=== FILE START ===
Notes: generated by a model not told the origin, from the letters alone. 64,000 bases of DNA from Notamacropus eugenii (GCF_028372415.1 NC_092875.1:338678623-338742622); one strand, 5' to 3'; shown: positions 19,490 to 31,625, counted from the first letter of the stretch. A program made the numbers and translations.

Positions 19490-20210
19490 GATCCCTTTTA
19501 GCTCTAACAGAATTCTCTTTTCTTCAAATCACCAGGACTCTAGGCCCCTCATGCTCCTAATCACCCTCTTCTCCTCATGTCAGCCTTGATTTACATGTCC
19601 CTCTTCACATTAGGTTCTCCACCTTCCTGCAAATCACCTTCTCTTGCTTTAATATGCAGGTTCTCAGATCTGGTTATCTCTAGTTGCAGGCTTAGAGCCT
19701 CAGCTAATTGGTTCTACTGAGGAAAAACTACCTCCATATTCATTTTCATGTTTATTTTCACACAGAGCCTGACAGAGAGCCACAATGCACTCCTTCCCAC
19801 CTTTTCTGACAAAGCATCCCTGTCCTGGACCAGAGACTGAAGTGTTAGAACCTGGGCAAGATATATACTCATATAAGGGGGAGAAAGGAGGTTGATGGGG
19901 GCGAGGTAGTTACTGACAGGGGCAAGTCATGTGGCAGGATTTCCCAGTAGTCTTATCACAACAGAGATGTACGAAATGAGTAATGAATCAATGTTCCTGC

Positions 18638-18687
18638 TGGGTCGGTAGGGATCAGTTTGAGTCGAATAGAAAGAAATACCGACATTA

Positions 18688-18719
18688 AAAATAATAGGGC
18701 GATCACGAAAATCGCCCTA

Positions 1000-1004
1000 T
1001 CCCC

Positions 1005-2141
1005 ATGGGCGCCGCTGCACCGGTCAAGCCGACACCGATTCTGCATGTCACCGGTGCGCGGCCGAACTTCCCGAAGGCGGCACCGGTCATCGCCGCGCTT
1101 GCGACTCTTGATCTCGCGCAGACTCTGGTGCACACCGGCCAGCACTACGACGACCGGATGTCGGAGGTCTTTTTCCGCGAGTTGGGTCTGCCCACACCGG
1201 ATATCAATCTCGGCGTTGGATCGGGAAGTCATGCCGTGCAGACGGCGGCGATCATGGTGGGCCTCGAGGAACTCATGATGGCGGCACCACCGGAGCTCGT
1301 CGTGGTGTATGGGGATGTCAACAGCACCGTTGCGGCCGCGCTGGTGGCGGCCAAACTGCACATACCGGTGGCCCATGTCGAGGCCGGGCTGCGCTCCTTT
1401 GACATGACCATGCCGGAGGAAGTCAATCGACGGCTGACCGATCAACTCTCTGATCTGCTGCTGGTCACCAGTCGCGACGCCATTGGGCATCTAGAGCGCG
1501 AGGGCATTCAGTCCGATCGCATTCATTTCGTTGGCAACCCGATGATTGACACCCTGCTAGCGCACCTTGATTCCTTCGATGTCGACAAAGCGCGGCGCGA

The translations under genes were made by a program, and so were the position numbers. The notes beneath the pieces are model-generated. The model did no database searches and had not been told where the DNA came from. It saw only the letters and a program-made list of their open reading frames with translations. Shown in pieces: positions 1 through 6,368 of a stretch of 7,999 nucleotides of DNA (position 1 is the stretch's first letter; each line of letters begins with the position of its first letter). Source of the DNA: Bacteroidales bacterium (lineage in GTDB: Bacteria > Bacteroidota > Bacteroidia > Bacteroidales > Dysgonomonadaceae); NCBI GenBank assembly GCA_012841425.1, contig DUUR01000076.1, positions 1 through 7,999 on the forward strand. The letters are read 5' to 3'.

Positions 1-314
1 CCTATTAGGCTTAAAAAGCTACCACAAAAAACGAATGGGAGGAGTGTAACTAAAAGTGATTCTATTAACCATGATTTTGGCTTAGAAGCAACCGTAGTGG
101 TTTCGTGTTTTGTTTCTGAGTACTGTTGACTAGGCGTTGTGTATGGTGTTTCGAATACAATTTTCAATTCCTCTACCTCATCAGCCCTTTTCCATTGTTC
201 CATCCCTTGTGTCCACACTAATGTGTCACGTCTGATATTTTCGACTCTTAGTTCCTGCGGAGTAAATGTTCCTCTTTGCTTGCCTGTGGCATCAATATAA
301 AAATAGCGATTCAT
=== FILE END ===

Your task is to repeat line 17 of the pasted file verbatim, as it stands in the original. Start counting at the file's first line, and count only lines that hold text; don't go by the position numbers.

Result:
Positions 1005-2141